The Arkansas Supreme Court has struck down a law passed by voters in 2008 that prohibited cohabiting couples from adopting children or serving as foster parents, limiting the process to single individuals or married couples.
Wars are seldom tidy, and often the unfinished business from one war provides the spark and tinder for the next. The forts that guarded Charleston Harbor in the latter half of the 19th century were part of a series of coastal defenses planned after the War of 1812 to protect all the principal seaports of the United States. Like most of the system, the forts in Charleston were still unfinished in 1861. Not long after the war with the British, America became preoccupied with battles within, as wars with Indian tribes continued through most of the century.
The city known for country music and hospitality can now boast a new “gay friendly” business atmosphere. By a vote of 21-15 the Nashville City Council passed an “anti-discrimination” ordinance on April 5 making it illegal for companies that do business with the city to discriminate in their hiring policies based sexual orientation or gender identity.
A researcher at the UCLA School of Law reports that 9 million American adults, about 3.5 percent of the population, are homosexual, lesbian, or bisexual.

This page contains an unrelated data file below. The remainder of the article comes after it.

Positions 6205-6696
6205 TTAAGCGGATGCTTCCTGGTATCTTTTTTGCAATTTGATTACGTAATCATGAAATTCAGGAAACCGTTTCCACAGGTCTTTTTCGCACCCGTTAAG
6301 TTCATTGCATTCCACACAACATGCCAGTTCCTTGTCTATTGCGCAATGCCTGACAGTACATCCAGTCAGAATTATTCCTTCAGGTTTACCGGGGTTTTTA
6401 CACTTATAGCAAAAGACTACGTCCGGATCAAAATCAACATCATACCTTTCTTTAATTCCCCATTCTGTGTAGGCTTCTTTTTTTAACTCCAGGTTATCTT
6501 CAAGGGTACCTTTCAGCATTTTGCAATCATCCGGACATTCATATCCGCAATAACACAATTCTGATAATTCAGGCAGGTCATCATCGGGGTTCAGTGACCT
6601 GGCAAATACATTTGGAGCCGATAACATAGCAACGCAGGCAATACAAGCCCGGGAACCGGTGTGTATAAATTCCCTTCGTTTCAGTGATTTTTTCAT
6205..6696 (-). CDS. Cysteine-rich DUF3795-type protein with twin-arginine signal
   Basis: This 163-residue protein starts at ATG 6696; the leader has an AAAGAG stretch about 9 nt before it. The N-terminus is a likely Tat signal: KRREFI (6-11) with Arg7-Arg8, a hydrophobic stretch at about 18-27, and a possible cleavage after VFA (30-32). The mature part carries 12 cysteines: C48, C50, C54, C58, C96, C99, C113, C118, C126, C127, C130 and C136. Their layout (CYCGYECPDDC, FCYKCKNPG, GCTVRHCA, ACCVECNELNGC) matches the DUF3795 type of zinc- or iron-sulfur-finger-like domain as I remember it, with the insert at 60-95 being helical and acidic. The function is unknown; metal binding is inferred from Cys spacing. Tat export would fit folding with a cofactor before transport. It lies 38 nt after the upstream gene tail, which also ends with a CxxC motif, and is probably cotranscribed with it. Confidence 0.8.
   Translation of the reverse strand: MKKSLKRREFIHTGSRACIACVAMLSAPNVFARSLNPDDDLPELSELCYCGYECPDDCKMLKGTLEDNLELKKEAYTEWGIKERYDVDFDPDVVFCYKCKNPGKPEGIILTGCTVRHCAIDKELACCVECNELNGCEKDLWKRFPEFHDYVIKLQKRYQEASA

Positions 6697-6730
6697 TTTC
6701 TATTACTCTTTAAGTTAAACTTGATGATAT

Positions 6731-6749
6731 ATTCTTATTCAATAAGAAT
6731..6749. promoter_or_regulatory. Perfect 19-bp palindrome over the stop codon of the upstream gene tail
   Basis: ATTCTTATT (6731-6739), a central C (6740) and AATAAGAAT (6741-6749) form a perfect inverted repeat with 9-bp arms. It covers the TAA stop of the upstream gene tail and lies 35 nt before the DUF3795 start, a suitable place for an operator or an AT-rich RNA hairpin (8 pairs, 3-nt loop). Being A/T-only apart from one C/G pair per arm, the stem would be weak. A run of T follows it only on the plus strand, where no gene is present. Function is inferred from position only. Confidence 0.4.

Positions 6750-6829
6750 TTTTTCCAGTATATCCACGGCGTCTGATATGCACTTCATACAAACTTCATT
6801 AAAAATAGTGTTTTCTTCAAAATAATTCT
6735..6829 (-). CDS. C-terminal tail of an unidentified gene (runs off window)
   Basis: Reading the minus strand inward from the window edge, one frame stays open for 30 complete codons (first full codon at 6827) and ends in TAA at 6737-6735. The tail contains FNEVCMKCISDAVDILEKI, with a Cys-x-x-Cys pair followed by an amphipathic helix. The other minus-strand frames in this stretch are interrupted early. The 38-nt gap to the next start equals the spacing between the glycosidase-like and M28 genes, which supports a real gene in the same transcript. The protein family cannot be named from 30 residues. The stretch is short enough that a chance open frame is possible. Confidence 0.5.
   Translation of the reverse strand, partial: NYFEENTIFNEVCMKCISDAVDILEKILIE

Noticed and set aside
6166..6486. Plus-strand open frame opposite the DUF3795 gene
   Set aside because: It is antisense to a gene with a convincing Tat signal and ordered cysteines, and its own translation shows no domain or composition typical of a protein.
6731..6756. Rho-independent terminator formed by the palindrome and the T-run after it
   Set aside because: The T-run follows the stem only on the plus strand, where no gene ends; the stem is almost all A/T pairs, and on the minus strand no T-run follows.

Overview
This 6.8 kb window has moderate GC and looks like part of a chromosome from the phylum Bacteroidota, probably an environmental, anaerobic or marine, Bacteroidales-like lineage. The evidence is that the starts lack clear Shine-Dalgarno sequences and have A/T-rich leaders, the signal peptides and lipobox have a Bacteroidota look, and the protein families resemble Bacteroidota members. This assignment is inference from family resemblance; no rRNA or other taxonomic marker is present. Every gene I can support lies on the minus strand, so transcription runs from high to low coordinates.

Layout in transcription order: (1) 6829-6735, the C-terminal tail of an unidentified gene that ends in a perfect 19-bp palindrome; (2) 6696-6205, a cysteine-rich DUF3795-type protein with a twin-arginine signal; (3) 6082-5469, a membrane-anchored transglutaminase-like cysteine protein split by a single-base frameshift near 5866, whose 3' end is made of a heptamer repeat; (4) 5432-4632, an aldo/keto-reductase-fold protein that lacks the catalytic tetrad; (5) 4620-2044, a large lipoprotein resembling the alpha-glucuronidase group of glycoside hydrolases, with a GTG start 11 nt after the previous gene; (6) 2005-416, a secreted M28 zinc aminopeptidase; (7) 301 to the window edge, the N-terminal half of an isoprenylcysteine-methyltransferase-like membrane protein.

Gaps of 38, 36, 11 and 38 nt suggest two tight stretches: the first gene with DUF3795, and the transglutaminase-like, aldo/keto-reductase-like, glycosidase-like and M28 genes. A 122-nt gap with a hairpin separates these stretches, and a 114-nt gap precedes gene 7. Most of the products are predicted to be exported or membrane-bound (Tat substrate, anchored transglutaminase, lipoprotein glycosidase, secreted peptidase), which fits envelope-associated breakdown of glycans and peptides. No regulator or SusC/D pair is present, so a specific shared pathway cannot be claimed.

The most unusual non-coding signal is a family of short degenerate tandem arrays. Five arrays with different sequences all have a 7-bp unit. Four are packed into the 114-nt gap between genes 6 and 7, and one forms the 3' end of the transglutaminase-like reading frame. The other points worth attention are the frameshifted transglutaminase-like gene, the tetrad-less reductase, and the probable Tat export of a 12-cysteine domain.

Gary Gates of the school's Williams Institute puts that figure in perspective by noting that 3.5 percent of the population is about the same number of people who live in New Jersey.
The U.S. Supreme Court has given a thumbs-up to school choice, ruling in favor of an Arizona law that gives tax credits for contributions to groups providing funding for religious schools.
In a 5-4 decision (Arizona Christian School Tuition Organization v. Winn et al.) on April 4, the High Court ruled that a group of Arizona taxpayers who sued to block the tax break had no legal claim since the state program that allowed millions of dollars in contributions to go to the private schools was voluntary. The ruling reversed an earlier decision by the U.S. Ninth Circuit Court of Appeals, which had ruled that the tax break was unconstitutional because it violated the First Amendment’s supposed separation of church and state.